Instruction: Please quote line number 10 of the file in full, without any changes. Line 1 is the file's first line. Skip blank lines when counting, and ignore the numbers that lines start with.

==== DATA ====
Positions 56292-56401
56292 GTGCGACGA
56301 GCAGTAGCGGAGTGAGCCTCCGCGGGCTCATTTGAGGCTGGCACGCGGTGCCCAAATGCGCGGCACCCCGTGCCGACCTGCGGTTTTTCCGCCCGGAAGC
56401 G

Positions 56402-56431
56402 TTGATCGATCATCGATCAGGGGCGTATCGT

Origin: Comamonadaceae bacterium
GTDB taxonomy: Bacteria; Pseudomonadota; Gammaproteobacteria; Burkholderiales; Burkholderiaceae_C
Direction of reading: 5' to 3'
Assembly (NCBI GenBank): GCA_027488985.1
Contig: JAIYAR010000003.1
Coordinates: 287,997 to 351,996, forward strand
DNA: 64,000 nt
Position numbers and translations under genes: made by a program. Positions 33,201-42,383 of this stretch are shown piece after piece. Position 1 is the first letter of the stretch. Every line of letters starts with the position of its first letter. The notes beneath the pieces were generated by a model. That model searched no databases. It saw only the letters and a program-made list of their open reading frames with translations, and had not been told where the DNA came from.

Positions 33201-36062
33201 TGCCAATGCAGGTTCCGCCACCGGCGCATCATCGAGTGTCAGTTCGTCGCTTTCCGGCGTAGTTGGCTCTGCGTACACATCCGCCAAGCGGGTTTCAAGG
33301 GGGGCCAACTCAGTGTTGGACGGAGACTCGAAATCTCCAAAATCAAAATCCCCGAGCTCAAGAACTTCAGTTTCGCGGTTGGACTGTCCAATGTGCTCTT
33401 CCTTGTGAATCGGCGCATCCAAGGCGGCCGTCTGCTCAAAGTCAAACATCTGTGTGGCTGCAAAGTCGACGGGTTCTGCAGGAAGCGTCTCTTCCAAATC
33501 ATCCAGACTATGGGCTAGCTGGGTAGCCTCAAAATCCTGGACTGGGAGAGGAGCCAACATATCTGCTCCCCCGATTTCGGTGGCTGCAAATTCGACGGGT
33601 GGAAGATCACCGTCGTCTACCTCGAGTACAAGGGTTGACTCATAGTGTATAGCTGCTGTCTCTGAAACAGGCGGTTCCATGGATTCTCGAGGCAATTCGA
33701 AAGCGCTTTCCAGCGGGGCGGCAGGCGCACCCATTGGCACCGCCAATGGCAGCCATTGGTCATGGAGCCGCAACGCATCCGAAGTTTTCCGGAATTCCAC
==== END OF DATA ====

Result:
Assembly (NCBI GenBank): GCA_027488985.1